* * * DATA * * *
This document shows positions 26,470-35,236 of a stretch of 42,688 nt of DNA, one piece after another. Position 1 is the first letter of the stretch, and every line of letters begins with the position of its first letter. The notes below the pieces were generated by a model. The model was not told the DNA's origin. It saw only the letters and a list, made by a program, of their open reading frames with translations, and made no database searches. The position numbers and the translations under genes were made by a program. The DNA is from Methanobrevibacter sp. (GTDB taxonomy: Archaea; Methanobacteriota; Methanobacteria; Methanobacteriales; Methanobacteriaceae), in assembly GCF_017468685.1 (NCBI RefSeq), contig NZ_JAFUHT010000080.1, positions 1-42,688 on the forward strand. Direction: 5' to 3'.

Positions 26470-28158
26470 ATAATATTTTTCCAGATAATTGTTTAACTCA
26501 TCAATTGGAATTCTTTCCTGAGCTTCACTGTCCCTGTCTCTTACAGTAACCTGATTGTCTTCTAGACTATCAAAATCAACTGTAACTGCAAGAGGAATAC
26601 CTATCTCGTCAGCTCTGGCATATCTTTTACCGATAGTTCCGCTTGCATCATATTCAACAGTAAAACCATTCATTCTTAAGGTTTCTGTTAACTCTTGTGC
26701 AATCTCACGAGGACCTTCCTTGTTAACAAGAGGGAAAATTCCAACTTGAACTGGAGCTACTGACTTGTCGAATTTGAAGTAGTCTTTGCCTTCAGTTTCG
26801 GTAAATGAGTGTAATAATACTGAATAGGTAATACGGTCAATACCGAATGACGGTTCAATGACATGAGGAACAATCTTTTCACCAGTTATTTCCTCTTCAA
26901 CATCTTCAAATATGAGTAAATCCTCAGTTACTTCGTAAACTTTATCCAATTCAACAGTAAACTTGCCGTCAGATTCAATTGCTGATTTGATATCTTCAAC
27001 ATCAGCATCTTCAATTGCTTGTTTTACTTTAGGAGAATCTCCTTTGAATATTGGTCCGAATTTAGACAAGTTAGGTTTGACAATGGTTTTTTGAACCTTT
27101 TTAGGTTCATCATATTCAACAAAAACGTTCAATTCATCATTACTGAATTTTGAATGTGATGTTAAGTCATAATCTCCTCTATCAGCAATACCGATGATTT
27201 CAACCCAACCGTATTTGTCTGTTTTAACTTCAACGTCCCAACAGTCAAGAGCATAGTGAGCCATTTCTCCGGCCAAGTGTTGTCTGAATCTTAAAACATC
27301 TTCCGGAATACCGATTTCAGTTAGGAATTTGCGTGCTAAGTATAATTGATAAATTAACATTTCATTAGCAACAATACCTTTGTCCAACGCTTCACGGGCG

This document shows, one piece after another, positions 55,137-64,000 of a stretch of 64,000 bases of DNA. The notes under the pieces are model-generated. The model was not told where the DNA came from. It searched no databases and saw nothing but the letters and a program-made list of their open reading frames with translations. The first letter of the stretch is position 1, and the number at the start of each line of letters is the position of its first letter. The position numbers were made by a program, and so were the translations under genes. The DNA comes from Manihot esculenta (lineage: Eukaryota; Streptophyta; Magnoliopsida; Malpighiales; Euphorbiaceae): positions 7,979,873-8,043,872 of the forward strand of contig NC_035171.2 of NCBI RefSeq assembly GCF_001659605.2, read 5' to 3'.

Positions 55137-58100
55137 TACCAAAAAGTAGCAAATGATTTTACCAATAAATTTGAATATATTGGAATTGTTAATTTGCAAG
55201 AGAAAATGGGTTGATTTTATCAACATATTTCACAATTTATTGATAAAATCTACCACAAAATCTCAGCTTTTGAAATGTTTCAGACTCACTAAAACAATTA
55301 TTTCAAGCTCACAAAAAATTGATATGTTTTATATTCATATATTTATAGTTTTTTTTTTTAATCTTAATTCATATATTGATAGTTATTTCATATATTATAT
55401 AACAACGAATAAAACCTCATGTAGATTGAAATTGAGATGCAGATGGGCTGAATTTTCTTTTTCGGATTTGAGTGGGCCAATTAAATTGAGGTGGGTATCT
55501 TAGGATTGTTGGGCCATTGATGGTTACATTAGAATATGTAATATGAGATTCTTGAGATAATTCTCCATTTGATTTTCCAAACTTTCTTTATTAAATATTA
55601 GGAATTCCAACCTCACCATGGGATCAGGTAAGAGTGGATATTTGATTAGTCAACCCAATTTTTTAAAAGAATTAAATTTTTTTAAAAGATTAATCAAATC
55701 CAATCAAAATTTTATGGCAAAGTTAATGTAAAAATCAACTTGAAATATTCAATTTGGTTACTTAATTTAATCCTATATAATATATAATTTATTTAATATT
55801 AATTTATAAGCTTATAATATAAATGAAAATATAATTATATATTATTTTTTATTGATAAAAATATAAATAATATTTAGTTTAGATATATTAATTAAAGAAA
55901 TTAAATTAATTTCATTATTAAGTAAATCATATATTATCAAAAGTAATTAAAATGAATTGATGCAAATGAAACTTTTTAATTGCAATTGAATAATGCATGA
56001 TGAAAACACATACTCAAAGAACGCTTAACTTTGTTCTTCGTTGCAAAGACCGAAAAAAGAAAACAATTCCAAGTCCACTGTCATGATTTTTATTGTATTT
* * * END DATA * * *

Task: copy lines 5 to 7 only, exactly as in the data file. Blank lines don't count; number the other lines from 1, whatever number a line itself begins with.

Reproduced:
26601 CTATCTCGTCAGCTCTGGCATATCTTTTACCGATAGTTCCGCTTGCATCATATTCAACAGTAAAACCATTCATTCTTAAGGTTTCTGTTAACTCTTGTGC
26701 AATCTCACGAGGACCTTCCTTGTTAACAAGAGGGAAAATTCCAACTTGAACTGGAGCTACTGACTTGTCGAATTTGAAGTAGTCTTTGCCTTCAGTTTCG
26801 GTAAATGAGTGTAATAATACTGAATAGGTAATACGGTCAATACCGAATGACGGTTCAATGACATGAGGAACAATCTTTTCACCAGTTATTTCCTCTTCAA